Newspaper Archive of
The Catalina Islander
Avalon, California
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August 13, 1924     The Catalina Islander
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August 13, 1924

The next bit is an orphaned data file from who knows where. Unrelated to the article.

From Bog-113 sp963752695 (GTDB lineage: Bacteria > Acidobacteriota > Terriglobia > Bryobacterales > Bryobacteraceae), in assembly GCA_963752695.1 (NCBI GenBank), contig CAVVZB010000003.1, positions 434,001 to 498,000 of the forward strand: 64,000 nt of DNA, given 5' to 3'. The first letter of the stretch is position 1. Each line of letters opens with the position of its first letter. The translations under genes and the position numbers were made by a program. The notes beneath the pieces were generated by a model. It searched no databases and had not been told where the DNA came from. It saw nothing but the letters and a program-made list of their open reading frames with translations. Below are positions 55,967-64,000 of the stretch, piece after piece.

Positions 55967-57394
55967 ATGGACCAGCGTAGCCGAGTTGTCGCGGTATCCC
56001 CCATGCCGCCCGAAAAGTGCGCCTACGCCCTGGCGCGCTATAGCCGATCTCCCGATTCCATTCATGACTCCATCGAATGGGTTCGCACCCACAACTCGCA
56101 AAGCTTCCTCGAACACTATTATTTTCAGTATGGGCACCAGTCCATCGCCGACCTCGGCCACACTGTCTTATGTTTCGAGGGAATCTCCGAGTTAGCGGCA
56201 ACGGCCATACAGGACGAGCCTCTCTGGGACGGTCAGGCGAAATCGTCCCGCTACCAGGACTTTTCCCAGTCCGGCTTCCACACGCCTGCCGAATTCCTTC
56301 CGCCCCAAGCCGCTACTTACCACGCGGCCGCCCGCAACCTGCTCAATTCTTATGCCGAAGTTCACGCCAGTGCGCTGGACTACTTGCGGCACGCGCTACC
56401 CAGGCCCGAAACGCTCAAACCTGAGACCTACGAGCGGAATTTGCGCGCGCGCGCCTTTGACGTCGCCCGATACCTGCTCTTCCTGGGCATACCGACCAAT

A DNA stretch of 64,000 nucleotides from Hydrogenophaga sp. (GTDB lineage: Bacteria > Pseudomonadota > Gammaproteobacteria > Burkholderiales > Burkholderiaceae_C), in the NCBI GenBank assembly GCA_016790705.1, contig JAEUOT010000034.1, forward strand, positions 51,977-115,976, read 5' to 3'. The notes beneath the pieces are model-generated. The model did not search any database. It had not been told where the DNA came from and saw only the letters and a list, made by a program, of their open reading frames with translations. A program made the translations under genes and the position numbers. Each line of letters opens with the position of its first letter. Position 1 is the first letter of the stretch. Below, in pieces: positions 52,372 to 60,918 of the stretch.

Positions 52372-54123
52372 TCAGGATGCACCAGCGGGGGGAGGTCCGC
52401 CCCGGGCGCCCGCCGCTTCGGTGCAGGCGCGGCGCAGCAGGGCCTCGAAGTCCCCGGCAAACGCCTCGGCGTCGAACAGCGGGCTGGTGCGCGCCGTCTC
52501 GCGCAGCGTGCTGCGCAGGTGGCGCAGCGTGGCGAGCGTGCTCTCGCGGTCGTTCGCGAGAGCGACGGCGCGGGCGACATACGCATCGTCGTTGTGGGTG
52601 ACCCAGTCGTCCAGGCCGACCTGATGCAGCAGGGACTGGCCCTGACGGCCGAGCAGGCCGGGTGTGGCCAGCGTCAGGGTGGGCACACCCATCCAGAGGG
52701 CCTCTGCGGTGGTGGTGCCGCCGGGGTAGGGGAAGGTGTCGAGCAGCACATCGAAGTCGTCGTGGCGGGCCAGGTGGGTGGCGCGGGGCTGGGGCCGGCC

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SANTA CATALINA ISLAND: IN ALL THE WORLD NO TRIP LIKE THIS! Weekly at Avalon, Santa Catalina Island, California. Avalon's tper, containing the local news of this wonderful Island publication of the Light Tackle Club, an organization "angling sportsmen. Baseball training field for Chicago "Cubs." Avalon: Year-round mecca for tourists and travelers, Boating, bathing, golf, tennis, baseball, riding, fishing, walking, marine gardens. Unexcelled accommodations. PIVE CENTS AVALON, SANTA CATALINA ISLAND. CALIFORNIA, WEDNESDAY, AUGUST 13, 1924. VOL. XI. NO. 31 Harry J. Mallen Weight, 528 Pounds; Length, 12 Feet Nine Inches; Brought to Gaff in Forty-Eight Minutes By Ernest Windle br~arry J. Mallen is wearing the O.adbill swordfish crown! He won it rlday, when he brought to gaff the WOrld's record broadbill swordfish (Xiphias gladius) after a forty-eight ~oinurefight. Weight of fish,528 Unds; length, 12 feet, 9 inches. ~ "Vqhere did you get it, Harry?" Mr. ~Jalleu was asked, as the big fish was ,,~mg Weighed at the Tuna Club scales. ,. ~ght on the steamer course to San ~edro,', the angler replied. "Andy artin's out there now fighting anoth- er One" Saturday morning it was reported that the steamship Catalina was com- Pelled to make a detour from its regu- lar COUrse, because so many of the .nvalon fishing boats had anglers fish- lrl~ for broadbills on the steamer's re~'ular course. Friday two broadbills were caught. 2~Ir. Mallen landed his 528-pounder. find Andy Martin brotight to gaff a sh Weighing 390 pounds. , .Xlr. Martin former worhls cham- afi c sh weighing 474 ponnds. Now ;lies -~lallen with a 528-pounder. be two large fish caught Fridav ere sighted simultaneouslv. Mallcn k as closer to the big one. It took his fi~l.h--a barracuda. Mallen brought his to gaff first. It made two runs. With his slnaller fish Martin had a fifugh fight that lasted three hours and tY'fiVe minutes. "Mr. Mallen has WOrked hard to beat my record of Iast year," said the former champion, !and when be was leaving for Avalon Shouted my congratulations to him, r I saw that he had lamted a big [1,I' "Harry, how do you like sitting on the broadbill swordfish throne~" asked . we , Mr M allen'. 'Fine p," - ~. ne replied, with a broad ,~r~tl. "But I don't think I'll get to ~rch np there very long, because .~artin, Adams, Jump, Van Brtmt, ankowski and several other real live i~lartsmen are hot after a bigger fish an mine I hot)e they will get one toobe - - , cause t want to catch a bigger SWOrdfish yet, ~ _ ,r. Angling is not like prize nghting ~11e re are more fun and thrills in the angli th"Itngwagsannln;t luck, but perseverance at gave me the big fellow. I have -ee f n fishing every day for the past rty'five days If I had quit when s Worl bill Big Swordfish to Hang on Walls of the Tuna Club the swordfish made its second run, Andy Martin would still be the record holder with his 474-pounder taken in 1923. "Earlier tiffs season Zane Grey, the author, landed a fish weighing 413 pounds; but I understand a thirty-nine thread line was used, which disquali- fied his fish under the rules of the Ttma Club. "At no time during the fight did I feel that the twenty-four-thread line was insufficient to hold the big fish. I exercised the greatest care with the rod, but did not pay much attention to the line as it cut into the water. "The Ashaway line had been tested by Mr. MacRae when I purchased it. The breaking strain was 56 pounds. The rod was built by Mr. R. F. B. Shaver, and it stood the great strain and punishment to perfection. I didn't have a bit of trouble with the Coxe reel. The first run of the big sword- fish was about 120 yards. I never saw it after it grabbed the barracuda bait. The second run was about 150 yards, and for a few seconds I wasn't sure whether I could stop the 'get-away' or not. "Two months ago, when I landed several big tuna in Mexican waters, I thought 1 was having the time of my life, but I want to tell you that a big broadbill swordfish makes an angler do a lot of quick thinking. "After we had drawn the fish to the side of the boat, it took us fully fifteen minutes to handle it, so that we could lash it to the side of the boat to bring it back to Avalon. "No, I didn't want to go fishing Sat- urday morning. "However, before the summer sea- son is over I want to land a light tackle tuna and marlin swordfish, and then I will have all of the Tuna Club buttons and those of the Catalina Light Tackle Club. And what greater honors couhl any sea angler hope to attain ! "Oh, don't forget to mention dear old Tom Potter! Ite went fishing for barracuda last Ttmrsday, and I was using one of his barracuda that he gave lne Friday morning as a bait for the big swordfish." On Monday morning the writer made a special visit to Taxidermist Parker's workshop, in Pa~'ker Court, where Mrs. Parker is preparing the big sv~ordfish for monnting. When thoroughly cured and varnished the big broadbill will be presented to the Tuna Club, Mr. Mal- len said.